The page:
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— Where BTF's Members Investigate the Grand Old Game
Thursday, June 13, 2002
McCarthy at the Bat
Before the next scare begins, we vehemently deny the use of writing-enhancing substances by any of the Primer writers.
If a picture is worth a thousand words, apparently an accusation is worth a million. At the start of May, baseball had been going about its business assuming that the topic they’d be forced to discuss all year would be the potential work-stoppage in August. They really ought to have known better by now, but hey, we all forget sometimes. Instead, the sport finds the great steroid scandal of aught-two thrust upon it.
The titters and jabbers about steroids in baseball have gone on for a while now. Baseball does not "randomly test" its athletes for steroids or other chemical substances, like the NBA and NFL does. So there’s been lots of idle speculation about how many players in MLB are actually on the stuff.
With the retirement of Jose Canseco and his promises to "tell-all" in his upcoming book, the engines of scandal sprung to life setting in motion the current scandal. With the subsequent admission in Sports Illustrated of former slugger Ken Caminiti that he had indeed taken steroids during his MVP season in 1996 and that half the players in the league also used steroids, the dog was now officially off the leash.
If one had guessed that such a story would tap into the nobler instincts of the media at large, one would be in for a huge disappointment. Almost immediately, San Jose scribe, Skip Bayless, accused Home Run record-holder, Barry Bonds, of steroid usage. His argument was that Bonds didn’t react correctly to his out of the blue accusation that Bonds was on "the juice." According to Bayless, "When you (Bonds) have recently been asked about steroids (o)ne response began with: ‘You want an interview or you want to irk me?’ You send up red flags faster than the Yankees do pennants."
Bill Conlin was less diplomatic: "to all the freaks, geeks and ‘roid
One of the hallmarks of McCarthyism, as it has been called, is that vague hearsay becomes evidence, accusations become proof and the lack of a strict outright denial becomes a confession. People who question the accusations are labeled as "naiive." Particular phenomena are labeled as being further evidence of guilt and other explanations for the phenomena are tossed out the window. And, basically, an entire group of people are cast into a net of suspicion where they are guilty until proven innocent.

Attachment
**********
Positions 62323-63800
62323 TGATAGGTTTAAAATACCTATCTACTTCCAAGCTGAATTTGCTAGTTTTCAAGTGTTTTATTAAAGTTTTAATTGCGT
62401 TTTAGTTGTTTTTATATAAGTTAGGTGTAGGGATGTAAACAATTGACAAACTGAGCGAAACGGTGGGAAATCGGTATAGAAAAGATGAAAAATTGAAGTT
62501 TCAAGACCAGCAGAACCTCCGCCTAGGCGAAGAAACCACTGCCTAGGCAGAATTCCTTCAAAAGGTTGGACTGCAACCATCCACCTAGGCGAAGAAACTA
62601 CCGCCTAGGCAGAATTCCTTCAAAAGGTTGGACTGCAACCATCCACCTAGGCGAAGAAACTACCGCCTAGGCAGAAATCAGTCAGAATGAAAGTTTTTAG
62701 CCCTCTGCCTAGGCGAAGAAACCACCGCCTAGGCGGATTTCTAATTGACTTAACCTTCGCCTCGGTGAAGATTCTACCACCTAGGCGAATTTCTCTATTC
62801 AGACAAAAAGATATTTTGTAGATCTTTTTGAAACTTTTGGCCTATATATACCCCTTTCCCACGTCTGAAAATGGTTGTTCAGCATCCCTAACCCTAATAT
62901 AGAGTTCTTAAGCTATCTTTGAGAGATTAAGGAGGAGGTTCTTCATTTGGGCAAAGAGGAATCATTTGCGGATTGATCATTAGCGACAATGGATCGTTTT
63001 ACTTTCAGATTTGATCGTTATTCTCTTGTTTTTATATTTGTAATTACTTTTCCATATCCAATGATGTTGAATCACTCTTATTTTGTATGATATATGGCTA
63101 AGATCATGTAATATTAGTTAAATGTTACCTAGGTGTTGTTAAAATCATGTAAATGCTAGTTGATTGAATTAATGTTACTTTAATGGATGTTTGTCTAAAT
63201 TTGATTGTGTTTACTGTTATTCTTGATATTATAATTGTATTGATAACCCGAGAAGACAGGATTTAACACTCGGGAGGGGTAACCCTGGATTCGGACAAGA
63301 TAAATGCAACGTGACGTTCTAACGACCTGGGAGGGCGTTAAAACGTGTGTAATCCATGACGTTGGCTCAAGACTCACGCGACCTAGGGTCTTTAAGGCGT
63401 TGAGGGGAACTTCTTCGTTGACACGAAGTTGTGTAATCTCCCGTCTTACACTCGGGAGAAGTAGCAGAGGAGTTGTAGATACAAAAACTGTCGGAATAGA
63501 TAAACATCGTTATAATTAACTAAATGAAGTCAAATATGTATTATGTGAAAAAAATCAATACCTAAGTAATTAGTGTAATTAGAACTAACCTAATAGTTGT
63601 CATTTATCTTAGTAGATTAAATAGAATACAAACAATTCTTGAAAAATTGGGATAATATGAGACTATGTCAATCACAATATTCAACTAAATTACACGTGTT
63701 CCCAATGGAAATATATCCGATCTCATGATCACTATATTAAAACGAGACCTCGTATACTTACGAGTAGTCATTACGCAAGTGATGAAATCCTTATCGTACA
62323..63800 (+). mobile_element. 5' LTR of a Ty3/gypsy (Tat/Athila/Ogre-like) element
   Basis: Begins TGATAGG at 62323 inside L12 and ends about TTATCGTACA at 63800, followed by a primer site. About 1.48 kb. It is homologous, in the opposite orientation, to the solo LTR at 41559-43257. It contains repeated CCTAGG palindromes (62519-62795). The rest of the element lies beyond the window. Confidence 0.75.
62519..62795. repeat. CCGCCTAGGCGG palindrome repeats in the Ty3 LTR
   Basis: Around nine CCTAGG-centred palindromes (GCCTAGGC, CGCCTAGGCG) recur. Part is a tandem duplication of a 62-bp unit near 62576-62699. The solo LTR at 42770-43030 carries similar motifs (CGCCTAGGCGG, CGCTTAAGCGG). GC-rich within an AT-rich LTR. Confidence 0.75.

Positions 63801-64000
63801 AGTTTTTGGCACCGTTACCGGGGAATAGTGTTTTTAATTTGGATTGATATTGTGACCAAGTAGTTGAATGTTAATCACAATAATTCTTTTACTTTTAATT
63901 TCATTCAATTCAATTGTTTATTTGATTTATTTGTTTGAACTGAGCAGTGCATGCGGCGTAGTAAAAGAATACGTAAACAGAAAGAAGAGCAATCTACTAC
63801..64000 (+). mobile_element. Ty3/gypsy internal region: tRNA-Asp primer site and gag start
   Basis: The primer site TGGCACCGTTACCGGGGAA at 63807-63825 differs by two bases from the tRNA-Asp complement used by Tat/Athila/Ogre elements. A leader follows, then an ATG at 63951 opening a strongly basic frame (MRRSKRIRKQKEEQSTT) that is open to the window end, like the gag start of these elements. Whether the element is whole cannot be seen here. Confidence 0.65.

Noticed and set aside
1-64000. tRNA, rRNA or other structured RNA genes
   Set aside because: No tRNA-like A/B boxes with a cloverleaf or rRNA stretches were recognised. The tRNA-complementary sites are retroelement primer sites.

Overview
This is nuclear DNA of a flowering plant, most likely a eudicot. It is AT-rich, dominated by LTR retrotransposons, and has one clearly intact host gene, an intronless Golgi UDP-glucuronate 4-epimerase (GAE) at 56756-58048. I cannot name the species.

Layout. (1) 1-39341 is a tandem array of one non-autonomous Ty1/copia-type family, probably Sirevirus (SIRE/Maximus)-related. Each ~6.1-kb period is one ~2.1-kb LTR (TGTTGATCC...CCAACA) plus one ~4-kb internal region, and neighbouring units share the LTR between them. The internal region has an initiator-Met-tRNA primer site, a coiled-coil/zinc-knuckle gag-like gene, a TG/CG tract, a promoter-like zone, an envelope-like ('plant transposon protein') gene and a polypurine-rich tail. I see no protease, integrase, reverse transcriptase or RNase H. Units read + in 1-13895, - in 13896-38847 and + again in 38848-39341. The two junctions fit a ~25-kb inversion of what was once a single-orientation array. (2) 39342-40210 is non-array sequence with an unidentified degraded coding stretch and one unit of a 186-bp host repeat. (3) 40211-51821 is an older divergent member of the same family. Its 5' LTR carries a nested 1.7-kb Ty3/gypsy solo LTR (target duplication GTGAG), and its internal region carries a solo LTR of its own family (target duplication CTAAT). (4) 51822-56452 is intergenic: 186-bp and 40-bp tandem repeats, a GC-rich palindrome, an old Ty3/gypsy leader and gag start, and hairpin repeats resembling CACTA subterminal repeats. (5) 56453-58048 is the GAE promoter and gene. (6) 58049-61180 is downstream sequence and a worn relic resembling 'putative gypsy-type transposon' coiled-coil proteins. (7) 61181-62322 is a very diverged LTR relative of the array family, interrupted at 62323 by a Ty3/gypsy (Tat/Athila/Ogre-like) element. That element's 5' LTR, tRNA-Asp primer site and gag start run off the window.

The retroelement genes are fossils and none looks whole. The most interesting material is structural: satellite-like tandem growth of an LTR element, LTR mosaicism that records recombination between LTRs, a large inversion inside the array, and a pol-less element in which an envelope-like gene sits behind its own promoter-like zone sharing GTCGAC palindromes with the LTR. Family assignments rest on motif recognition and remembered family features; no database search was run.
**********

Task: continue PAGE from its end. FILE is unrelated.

In his interview with Sports Illustrated, Caminiti estimated that about "half" of the players in MLB are on steroids. Jose Canseco, after retiring, estimated it was about 85 percent. Other players have come out and estimated that it was probably much less than either. But what all of these numbers lack are specifics. It is quite easy to come out and throw a nice round number like "half" out there without naming names or providing any sort of evidence. Think about it, how in the world would Ken Caminiti be in a position to know about steroid usage for that many players in the league? If every single player Caminiti has ever shared a clubhouse with was on steroids, that still wouldn’t account for as much as half the players currently in the league. Jose Canseco says it’s 85 percent? How could Jose possibly have any reliable information to back up that claim. And if Canseco thinks it’s 85 percent and Caminiti thinks its 50 percent, doesn’t the vast difference between those estimates call into question the accuracy of one or the other or both? Face it, what we do know about the percentage of MLB players who are taking steroids is that the range is anywhere from one percent to ninety-nine percent; a statement with as much information value as your average beer commercial.
But that hasn’t stopped the charges being leveled at Bonds and others. The logic goes something like this:
1) Steroids helps players hit more home runs.
The implications of Bonds using steroids are, of course, enormous. Bonds’ 73 homers in 2001 are a major league record, and if that record was found to be broken due to the use of illegal substances, we’d have quite a story on our hands.
Which presumably is why the accusations are being leveled without any actual evidence to support them. If proof that he did would be one of the biggest stories of the decade, an accusation has to merit being one of the biggest stories of the month.
What we do know about Bonds from several far more reliable sources is that there are probably few athletes in the history of the world with a greater dedication to conditioning. Bonds workout habits are legendary in the Bay Area, and few would argue that Bonds doesn’t lift weights to a near religious extent, whether he "juices up" or not. It seems to me that you have a player with obvious genetic athletic gifts (son of one of the most athletic players of the 1970s, Bonds has been a baseball phenom since high school). You have a player who has been a good player since 1987 a great player since 1989 and one of the greatest ever since 1992. You have a guy who works out religiously and is now entering his late thirties where generally a persons body mass has already started to shift to a more bulked up version from a lean version. You have all of this information and yet apparently Bonds has not earned the benefit of the doubt. Think about it. An active player caught using or abusing performance enhancing drugs would be more or less ruined as the media would devour him within a week. Who is the more likely candidate for taking such an enormous risk? A guy who has made untold millions in his career, who could have a job in MLB for as long as he wants one, a player whom they’re already clearing space for in Cooperstown
or the AAAA veteran trying desperately to turn some heads and carve out a career in baseball before he’s forced to go work back at the factory? For whom is the risk (and likelihood) of getting caught greater? This doesn’t mean Bonds doesn’t use steroids, but I find it hard to believe he’s the most logical choice for such initial baseless speculation.